> However then the question becomes: are these scripts only for the
> maintainer's use (in which case perhaps they shouldn't be in the
> repository?)

Such scripts belong in the repository anyway.
Else what would we do for libraries whose
maintainers' disappear?  Or if a library
has multiple maintainers?

> or are they intended for user use (in which case what
> happens on platforms that cannot run the script?)
>

Just provide multiple scripts?

> So for portability reasons, in my opinion, it's probably better to get
> b2 to do things rather than writing custom scripts that don't work on
> all platforms.
>

I agree with Stefan.  Deciding how to handle these
scripts is the responsibility of each individual
maintainer.

In Christ,
Steven Watanabe

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Re: Executable files in Boost git repostories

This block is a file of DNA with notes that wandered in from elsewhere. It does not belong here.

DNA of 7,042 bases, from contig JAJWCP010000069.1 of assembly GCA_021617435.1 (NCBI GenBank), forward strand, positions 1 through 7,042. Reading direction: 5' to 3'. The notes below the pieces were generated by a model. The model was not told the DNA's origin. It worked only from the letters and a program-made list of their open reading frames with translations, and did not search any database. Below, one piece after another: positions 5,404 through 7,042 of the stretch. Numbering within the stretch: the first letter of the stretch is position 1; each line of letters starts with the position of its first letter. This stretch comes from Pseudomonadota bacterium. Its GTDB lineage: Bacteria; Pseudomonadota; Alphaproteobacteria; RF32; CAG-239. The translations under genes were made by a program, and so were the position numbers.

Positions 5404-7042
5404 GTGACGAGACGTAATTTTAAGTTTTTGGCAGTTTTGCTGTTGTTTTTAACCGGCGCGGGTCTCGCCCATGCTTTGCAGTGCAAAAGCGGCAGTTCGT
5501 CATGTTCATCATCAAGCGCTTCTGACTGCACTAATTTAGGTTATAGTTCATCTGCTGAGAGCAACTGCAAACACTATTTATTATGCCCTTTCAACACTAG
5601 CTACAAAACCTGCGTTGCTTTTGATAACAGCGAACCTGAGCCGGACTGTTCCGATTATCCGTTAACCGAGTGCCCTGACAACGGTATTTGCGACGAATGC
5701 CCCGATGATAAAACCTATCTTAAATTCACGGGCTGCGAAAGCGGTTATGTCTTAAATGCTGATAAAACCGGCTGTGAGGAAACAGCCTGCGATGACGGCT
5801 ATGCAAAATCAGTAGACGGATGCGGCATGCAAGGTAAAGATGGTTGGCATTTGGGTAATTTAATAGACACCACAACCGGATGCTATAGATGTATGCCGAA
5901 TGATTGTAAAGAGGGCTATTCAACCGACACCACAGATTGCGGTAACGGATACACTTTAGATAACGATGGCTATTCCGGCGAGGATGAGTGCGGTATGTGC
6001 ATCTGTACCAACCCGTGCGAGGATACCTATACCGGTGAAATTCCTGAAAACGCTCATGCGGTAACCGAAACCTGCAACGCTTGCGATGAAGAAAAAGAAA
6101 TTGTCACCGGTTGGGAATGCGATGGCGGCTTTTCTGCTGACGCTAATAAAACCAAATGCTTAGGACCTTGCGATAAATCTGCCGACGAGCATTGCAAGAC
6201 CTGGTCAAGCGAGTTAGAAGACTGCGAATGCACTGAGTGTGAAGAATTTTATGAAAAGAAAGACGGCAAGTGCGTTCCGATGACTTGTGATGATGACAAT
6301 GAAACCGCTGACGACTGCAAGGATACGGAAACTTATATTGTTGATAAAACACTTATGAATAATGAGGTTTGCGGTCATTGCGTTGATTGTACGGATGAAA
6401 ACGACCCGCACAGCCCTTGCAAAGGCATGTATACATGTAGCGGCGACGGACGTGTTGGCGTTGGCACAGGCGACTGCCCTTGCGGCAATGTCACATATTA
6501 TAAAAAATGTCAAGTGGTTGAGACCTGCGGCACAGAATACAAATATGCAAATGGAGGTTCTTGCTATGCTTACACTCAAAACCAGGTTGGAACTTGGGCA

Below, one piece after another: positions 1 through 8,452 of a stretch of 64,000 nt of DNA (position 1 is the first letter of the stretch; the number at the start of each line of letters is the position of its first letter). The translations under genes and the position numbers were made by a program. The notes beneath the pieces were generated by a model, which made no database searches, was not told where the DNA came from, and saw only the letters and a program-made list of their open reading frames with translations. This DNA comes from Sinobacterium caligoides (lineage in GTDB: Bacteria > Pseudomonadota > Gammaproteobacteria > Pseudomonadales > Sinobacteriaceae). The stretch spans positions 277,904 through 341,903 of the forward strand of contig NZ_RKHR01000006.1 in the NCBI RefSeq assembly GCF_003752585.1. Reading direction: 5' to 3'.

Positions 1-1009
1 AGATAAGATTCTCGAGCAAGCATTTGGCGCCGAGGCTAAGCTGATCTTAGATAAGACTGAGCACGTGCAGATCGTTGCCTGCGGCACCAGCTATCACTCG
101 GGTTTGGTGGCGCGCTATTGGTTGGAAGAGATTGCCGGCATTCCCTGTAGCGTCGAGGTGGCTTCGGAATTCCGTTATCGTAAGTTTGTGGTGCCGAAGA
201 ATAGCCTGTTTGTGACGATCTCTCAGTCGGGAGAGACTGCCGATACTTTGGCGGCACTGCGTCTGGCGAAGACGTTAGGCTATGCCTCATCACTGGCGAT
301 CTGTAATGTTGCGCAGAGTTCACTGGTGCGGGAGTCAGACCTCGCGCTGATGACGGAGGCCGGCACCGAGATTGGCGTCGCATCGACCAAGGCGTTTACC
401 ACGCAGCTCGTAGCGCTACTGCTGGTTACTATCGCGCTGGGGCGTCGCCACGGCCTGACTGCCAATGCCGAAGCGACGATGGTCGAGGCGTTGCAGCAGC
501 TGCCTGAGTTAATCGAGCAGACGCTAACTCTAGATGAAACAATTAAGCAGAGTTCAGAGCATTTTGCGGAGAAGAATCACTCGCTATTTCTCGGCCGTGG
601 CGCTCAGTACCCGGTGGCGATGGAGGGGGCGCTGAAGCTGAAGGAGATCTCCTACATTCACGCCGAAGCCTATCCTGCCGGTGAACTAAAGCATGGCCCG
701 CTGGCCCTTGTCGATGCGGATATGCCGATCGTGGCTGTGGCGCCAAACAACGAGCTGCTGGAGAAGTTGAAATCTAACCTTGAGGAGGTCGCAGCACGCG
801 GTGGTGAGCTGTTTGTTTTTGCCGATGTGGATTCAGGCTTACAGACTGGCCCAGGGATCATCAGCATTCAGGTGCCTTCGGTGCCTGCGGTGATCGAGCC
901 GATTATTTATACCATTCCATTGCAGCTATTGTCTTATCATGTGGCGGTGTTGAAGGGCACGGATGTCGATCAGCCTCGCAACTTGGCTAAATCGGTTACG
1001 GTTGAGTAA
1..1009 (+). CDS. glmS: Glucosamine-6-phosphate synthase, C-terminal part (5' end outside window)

Boost - Dev mailing list
On Mon, Dec 3, 2018 at 4:52 PM Steven Watanabe via Boost
<[hidden email]> wrote:
> > However then the question becomes: are these scripts only for the
> > maintainer's use (in which case perhaps they shouldn't be in the
> > repository?)

Beast needs a couple of shell scripts with the execute bit set
otherwise they won't run correctly on Travis. For example:

<https://github.com/boostorg/beast/blob/develop/tools/build-and-test.sh>

(Note in the header above the file it says "Executable File", because
the -x bit is set).

Thanks

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Re: Executable files in Boost git repostories

Boost - Dev mailing list
In reply to this post by Boost - Dev mailing list
On 4/12/2018 13:52, Steven Watanabe wrote:
>> However then the question becomes: are these scripts only for the
>> maintainer's use (in which case perhaps they shouldn't be in the
>> repository?)
>
> Such scripts belong in the repository anyway.
> Else what would we do for libraries whose
> maintainers' disappear?  Or if a library
> has multiple maintainers?